A meta-analysis on the risk of hepatocellular carcinoma (HCC) among hepatitis B virus (HBV) genotypes is warranted as the current data are conflicting.
Dr Wong and colleagues from Hong Kong investigated the relative risk of HCC among the 4 major HBV genotypes (A–D).
The research team performed a meta-analysis based on literature search from electronic databases and bibliography between 1950 and 2012.
All abstracts with keywords ‘hepatitis B’, ‘hepatocellular carcinoma’ and ‘genotype’ were screened. Studies were included if they reported HBV genotype as an exposure and HCC as an outcome.
The team identified 988 abstracts through literature search, among them 43 studies were eligible for this meta-analysis.
A total of 14,545 patients with an average age of 43 years were included.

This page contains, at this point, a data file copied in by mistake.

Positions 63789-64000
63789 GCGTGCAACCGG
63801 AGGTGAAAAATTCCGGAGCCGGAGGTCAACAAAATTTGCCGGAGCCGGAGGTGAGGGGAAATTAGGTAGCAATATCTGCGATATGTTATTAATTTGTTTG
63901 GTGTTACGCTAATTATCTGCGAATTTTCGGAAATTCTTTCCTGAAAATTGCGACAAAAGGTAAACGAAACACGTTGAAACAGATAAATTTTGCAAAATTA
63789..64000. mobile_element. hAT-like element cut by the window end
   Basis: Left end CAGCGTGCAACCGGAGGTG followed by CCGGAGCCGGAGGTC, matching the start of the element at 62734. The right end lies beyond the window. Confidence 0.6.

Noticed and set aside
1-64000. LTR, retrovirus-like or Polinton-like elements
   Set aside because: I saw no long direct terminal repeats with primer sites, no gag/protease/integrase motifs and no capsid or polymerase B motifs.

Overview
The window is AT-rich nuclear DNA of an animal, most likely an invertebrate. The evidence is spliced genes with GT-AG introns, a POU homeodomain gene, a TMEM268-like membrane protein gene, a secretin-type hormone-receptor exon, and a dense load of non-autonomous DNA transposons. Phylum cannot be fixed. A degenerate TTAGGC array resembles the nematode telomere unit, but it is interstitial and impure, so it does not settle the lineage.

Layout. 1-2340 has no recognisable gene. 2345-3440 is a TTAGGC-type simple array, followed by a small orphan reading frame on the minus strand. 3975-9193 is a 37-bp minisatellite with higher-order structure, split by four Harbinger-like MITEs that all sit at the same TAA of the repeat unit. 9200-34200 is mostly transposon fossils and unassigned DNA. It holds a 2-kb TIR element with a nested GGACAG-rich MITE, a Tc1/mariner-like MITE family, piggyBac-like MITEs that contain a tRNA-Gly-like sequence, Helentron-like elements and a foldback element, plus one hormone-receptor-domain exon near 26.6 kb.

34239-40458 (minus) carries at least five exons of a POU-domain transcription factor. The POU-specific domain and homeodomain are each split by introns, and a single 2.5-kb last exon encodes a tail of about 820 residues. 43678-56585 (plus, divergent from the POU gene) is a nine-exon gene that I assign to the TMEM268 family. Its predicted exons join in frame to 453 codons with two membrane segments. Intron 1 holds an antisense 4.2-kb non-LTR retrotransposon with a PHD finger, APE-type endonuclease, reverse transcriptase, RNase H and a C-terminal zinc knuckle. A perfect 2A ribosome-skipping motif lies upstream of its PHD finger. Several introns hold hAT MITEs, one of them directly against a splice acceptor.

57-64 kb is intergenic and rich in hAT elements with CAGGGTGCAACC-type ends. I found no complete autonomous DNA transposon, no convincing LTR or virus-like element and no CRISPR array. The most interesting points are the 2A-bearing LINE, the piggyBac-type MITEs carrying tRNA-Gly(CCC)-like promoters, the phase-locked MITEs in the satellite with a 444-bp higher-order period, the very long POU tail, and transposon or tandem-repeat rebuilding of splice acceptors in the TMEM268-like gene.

|HCC was found in 25% of patients with genotype C|
|Alimentary Pharmacology & Therapeutics|
The team found that 71% were male patients, and 17% had cirrhosis.
In 33 studies, HCC was found in 25% of patients with genotype C vs 12% with genotype B HBV-infected.
The research team observed no difference in the risk of HCC was found among genotype A vs genotype D HBV-infected patients in 14 studies.
In 10 studies, the team found that the risk of HCC was also higher among genotype C than genotype A&D HBV-infected patients.
The team observed that subgenotype Ce and Cs HBV-infected patients had similar risk on HCC.
On funnel plot analysis, the team found no significant publication bias in all comparisons.
Dr Wong's team concludes, "Genotype C hepatitis B virus is associated with a higher risk of hepatocellular carcinoma than other major hepatitis B virus genotypes."